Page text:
When the movie revealed who some of the raters are and their family backgrounds I began to wonder just how reliable the board is when it comes to rating movies. According to the MPAA the independent board consists of parents with school aged children however the film revealed otherwise. This caused me to question the reasoning for the MPAA to keep the rating board so secretive and I have also began to wonder why the MPAA will not allow filmmakers to know why a film receives the rating it receives.
There is a need for rating in the film industry in America in order for parents to better protect their children from inappropriate materials however “This Film Not Yet Rated” revealed some of the flaws found within the MPAA’s rating system.
The 1930’s film “The Public Enemy” presents the audience with a violent and realistic look into a gangster’s life during that era. While most of the violence takes place off-screen this film offers realistic, and at times disturbing, look into the life of a gangster. Because the film was released prior to the strict enforcement of the Production Code it pushes many the boundaries that traditional films during this era had not attempted to challenge. It was perhaps this reason that following “The Public Enemy” Hollywood began stricter enforcement of the production code and began doing a better job of censoring films in order to keep crimes and sex off the screens of drive-ins all across America in order to avoid the demoralization of the American public.
“The Public Enemy” closely examines the forces and roots of crimes and criminals in a very serious way. We see the lead character as a mischievous boy in the beginning of the film who has an abusive and harsh father. We see Tom as he fights to keep his “tough guy” attitude as he is punished by his father and later as he begins to turn to stealing and other serious crimes as an adult. The film implies that Tom’s environment contributes to his criminal lifestyle as an adult. I believe this film presents a very interesting idea that many times criminals are merely a product of their environment.
The movie does not try to make excuses for the criminal behavior of the main characters nor does it justify their sins as in the end of the film we see that there is no good outcome that may come of this and Tom is inevitably cruelly killed in the final scenes of the movie.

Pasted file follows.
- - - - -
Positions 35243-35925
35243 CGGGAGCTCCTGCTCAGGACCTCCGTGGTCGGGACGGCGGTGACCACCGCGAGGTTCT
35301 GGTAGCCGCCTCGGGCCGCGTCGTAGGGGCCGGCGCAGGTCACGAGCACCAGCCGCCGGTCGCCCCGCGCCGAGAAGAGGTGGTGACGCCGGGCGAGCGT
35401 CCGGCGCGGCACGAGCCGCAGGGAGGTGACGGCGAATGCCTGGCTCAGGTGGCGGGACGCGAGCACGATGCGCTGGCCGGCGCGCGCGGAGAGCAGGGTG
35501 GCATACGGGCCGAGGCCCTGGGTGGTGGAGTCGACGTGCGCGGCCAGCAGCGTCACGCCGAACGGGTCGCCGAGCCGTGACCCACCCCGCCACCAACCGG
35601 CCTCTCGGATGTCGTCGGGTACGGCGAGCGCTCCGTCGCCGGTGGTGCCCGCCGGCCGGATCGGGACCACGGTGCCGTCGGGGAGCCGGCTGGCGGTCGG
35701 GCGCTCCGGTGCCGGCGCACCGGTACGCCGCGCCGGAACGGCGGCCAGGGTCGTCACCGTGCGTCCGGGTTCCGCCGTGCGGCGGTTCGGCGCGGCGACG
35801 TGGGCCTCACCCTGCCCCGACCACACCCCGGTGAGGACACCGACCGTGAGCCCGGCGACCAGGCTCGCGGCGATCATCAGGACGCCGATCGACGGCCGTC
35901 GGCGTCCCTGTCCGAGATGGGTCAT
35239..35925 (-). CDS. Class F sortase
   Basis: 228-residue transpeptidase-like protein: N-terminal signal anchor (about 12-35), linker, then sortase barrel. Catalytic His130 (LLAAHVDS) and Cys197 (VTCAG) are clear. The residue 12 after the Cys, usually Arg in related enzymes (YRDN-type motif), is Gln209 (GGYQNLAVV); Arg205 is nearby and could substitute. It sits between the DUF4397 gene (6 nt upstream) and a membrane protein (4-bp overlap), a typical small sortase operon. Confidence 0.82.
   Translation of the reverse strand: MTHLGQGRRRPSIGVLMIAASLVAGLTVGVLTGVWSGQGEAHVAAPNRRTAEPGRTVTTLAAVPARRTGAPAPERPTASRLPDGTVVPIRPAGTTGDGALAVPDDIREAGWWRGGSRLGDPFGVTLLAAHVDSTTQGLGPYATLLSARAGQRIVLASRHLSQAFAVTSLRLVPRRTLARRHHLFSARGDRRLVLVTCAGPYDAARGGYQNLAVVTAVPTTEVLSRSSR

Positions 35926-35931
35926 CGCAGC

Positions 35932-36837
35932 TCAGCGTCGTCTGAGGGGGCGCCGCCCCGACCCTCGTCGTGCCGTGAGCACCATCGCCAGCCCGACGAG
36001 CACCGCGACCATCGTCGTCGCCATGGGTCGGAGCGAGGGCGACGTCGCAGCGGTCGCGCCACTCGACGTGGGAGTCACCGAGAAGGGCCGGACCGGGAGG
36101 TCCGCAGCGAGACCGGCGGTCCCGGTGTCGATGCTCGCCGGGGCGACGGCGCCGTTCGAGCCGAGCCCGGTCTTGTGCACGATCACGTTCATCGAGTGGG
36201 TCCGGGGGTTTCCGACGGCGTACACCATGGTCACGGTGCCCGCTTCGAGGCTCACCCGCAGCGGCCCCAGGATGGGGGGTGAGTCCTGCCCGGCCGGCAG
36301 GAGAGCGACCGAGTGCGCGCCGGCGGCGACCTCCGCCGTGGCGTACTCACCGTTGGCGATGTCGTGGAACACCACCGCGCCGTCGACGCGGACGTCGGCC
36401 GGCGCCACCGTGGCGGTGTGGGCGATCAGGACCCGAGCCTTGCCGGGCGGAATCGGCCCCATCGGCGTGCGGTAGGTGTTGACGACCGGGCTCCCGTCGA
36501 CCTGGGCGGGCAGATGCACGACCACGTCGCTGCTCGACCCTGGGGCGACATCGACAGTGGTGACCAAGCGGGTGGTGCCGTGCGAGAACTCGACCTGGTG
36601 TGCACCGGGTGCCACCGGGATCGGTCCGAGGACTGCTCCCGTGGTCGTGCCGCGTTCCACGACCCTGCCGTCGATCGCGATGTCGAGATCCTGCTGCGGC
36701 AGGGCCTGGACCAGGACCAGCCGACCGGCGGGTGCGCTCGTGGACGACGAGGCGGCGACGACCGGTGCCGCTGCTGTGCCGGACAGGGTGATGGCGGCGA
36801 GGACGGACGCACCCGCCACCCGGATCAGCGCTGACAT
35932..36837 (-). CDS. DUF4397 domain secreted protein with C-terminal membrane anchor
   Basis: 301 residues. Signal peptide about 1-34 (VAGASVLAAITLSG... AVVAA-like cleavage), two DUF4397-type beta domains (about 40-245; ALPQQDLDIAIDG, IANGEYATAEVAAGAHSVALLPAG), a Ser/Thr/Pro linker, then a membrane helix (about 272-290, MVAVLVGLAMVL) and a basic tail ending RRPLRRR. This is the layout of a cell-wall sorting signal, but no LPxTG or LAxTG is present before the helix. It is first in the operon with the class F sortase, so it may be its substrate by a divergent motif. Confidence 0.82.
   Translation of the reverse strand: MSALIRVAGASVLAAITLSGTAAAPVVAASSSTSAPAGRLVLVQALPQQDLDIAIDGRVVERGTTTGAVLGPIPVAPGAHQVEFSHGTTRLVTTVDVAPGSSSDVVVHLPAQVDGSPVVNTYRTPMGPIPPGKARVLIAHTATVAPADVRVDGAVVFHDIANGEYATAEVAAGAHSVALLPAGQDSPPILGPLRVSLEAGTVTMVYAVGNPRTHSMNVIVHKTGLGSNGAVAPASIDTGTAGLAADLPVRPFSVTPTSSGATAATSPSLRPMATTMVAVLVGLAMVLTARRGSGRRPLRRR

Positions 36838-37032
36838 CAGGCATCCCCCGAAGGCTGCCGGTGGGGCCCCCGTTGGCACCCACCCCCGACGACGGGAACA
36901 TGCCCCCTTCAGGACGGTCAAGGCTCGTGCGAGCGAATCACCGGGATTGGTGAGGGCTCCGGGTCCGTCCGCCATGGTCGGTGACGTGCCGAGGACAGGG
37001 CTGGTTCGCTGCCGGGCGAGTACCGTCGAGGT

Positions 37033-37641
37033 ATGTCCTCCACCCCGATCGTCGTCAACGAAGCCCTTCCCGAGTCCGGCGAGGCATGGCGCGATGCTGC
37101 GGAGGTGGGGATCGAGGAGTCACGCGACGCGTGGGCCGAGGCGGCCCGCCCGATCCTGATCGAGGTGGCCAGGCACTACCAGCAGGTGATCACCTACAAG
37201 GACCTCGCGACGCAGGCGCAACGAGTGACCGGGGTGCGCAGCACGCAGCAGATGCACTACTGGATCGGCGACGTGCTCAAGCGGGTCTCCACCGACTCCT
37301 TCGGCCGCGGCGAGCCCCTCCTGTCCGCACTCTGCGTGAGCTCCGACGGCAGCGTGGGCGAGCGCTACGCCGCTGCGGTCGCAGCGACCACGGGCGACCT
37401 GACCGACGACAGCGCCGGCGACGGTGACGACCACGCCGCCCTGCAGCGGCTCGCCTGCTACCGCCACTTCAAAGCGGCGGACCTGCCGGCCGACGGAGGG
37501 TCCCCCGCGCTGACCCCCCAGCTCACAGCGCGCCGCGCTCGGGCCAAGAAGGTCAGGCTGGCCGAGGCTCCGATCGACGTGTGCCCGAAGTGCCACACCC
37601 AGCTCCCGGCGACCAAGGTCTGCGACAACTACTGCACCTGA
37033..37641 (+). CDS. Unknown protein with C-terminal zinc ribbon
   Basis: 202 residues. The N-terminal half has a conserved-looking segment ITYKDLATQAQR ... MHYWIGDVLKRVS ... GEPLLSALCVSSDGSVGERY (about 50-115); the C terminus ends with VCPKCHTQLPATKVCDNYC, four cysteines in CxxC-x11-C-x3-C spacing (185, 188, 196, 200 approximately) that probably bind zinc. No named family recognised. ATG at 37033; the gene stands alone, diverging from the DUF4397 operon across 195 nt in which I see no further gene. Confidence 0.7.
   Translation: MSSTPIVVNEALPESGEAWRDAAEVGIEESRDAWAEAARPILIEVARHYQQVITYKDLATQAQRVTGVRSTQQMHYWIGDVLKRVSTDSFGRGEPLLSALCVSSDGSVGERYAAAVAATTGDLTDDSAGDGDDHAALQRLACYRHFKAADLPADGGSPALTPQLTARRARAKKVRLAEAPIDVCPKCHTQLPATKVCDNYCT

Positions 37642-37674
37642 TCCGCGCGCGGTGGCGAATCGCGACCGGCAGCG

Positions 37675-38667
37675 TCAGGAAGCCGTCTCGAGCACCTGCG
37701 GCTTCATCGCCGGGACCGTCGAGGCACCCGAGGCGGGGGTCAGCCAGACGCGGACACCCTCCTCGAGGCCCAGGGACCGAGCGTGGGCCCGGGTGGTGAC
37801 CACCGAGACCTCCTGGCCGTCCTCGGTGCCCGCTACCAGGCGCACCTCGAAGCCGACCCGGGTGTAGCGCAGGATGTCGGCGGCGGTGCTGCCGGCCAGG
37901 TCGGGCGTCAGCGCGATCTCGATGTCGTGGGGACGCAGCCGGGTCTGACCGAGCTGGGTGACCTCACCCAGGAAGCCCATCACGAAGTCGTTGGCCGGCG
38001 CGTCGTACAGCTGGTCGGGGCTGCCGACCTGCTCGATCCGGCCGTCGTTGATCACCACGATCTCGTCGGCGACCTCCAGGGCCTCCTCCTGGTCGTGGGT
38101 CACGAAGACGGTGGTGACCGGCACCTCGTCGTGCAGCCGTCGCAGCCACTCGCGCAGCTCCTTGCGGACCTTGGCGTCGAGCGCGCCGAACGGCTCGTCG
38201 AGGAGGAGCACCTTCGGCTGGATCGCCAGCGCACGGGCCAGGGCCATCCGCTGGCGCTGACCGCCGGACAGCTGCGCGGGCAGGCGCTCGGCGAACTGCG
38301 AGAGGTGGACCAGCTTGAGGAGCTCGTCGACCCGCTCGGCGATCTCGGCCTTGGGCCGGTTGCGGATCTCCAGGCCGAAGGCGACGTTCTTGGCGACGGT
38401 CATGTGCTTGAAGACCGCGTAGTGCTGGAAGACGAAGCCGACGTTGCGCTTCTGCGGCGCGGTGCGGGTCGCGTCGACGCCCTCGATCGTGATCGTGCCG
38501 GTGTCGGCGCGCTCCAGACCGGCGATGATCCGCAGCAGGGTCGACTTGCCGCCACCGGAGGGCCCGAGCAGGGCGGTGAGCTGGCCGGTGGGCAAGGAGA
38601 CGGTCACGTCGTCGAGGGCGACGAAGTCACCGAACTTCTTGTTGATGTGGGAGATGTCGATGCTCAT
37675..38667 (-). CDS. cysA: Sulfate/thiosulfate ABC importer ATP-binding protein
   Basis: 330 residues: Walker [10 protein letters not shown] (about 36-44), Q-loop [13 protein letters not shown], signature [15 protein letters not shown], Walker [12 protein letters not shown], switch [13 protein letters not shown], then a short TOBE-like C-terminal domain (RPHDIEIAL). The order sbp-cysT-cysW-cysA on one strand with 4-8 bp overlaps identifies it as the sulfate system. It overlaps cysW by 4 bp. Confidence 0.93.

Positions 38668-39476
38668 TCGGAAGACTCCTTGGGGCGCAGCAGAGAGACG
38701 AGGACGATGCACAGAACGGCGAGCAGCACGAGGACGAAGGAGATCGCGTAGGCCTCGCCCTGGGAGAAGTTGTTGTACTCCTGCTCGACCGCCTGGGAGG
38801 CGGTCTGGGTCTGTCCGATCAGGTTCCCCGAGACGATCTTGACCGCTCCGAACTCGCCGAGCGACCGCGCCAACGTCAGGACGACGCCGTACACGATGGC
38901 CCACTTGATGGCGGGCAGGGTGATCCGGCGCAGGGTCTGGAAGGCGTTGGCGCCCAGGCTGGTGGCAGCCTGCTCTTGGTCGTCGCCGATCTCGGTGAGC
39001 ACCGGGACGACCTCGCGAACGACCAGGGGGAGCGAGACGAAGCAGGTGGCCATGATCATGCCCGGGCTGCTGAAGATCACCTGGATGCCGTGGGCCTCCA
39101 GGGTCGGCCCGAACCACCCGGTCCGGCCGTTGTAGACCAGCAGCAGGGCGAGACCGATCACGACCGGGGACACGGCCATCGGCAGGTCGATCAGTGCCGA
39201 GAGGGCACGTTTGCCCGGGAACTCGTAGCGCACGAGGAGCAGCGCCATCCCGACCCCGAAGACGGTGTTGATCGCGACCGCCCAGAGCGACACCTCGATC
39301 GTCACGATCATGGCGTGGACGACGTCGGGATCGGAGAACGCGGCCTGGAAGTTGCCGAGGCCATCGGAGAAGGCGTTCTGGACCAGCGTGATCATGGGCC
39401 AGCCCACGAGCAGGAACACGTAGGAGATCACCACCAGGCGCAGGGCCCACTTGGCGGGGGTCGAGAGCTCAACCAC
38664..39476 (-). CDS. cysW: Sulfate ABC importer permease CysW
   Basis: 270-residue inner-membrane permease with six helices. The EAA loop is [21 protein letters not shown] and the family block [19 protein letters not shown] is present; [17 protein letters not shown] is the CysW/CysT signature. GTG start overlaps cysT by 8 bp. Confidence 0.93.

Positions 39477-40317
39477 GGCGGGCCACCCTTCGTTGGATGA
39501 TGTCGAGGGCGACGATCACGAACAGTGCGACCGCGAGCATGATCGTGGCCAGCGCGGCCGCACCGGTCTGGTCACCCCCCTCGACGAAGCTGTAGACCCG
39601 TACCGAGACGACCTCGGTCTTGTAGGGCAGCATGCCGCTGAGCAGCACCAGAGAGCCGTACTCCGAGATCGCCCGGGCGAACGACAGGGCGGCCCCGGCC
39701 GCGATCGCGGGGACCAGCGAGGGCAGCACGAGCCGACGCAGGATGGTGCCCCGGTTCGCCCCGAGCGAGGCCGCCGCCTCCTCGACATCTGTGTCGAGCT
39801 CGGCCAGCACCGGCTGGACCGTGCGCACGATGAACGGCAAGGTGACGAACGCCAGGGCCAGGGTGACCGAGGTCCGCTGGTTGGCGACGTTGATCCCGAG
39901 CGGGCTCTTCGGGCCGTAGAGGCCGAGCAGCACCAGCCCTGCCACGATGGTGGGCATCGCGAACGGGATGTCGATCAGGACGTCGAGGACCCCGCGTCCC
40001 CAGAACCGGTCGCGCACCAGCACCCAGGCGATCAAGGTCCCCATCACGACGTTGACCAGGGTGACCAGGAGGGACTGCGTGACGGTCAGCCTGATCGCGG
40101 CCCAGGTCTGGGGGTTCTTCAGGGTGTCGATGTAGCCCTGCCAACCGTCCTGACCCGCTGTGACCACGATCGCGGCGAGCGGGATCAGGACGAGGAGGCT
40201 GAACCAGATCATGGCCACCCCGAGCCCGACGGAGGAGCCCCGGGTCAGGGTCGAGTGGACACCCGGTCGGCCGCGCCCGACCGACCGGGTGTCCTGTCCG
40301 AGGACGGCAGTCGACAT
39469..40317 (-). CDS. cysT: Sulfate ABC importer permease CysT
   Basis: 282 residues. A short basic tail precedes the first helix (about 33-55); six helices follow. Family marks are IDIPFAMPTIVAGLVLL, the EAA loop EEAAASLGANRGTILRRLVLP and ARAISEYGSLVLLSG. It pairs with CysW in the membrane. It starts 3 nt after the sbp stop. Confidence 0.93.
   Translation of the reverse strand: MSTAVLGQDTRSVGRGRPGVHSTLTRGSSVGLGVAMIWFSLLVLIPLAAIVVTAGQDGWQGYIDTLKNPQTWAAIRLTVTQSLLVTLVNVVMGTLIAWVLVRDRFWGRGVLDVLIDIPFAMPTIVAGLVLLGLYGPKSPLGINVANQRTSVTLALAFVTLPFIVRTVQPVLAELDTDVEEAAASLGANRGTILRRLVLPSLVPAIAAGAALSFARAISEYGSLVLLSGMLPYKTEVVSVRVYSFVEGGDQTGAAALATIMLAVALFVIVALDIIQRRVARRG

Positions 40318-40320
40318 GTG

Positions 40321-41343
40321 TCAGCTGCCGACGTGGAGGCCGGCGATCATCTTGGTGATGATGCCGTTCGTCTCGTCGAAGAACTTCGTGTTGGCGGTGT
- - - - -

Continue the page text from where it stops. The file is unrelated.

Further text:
I think the writers were not trying to shock the American public with images of shootings, theft and death but they were rather trying to make Americans aware of the happenings around them during this time. The film actually offers a disclaimer following the opening credits saying the “ambition of the authors of ‘The Public Enemy’” was to “depict an environment that exist today in certain strata of American life, rather than glorify the hoodlum or the criminal.” I think that is exactly what this film accomplishes. “The Public Enemy” addresses the problems of crimes and criminal rings within the United States and made it clear that no good could come of someone who chose to take part in such behavior.
In the 1930’s movie Baby Face we see many instances of what was considered questionable behavior during this time. This movie has become known as “A classic pre-code Hollywood movie” because of the many sexual instances and crimes found in this movie.
The main character, Lily Powers, plays what is known as “The fallen woman” because she often uses sex to get ahead. This is perhaps the reason the film was so greatly criticized during this time. Sexual innuendos and sin were often censored and cut out of movies. Scenes containing sexual references and other sins were only allowed to remain in the film as long as they did not go unpunished however within this film such actions seem to go unpunished. Lily uses sex to climb the ladder of success, sleeping with men to get what she wants then throws them aside. While we do not see any explicit sex scenes in the movie even the reference of sexual activities were frowned upon during this era.
In my opinion, Lily’s sins do not go unpunished in the end. Lily, who is a hardened individual who was seemingly incapable of love, finally began to soften and fell in love with a man whom she was using. However as a result of Lily’s many sins she loses the one person she learned to love, I believe this was the movie maker’s subliminal way of making this movie “appropriate” and compensating the values.
Much of the criticism of this movie was perhaps based on the use of sex and crime within this movie however one aspect I found most interesting was the idea of feminism. This film was made during the time many women were seeking equal rights, Baby Face presents many underlying themes of a woman’s role in the workplace and I believe it also presented American women that the best way they could get what they wanted was by using sex. I think this is, perhaps, an interesting example of propaganda within film. I personally think that many movies Hollywood has produced throughout the years have contained schemes and ideas that influence the opinion of the viewers.
Overall I think Baby Face was a monumental movie because it pushed the limits from almost every angle and mostly remained uncensored.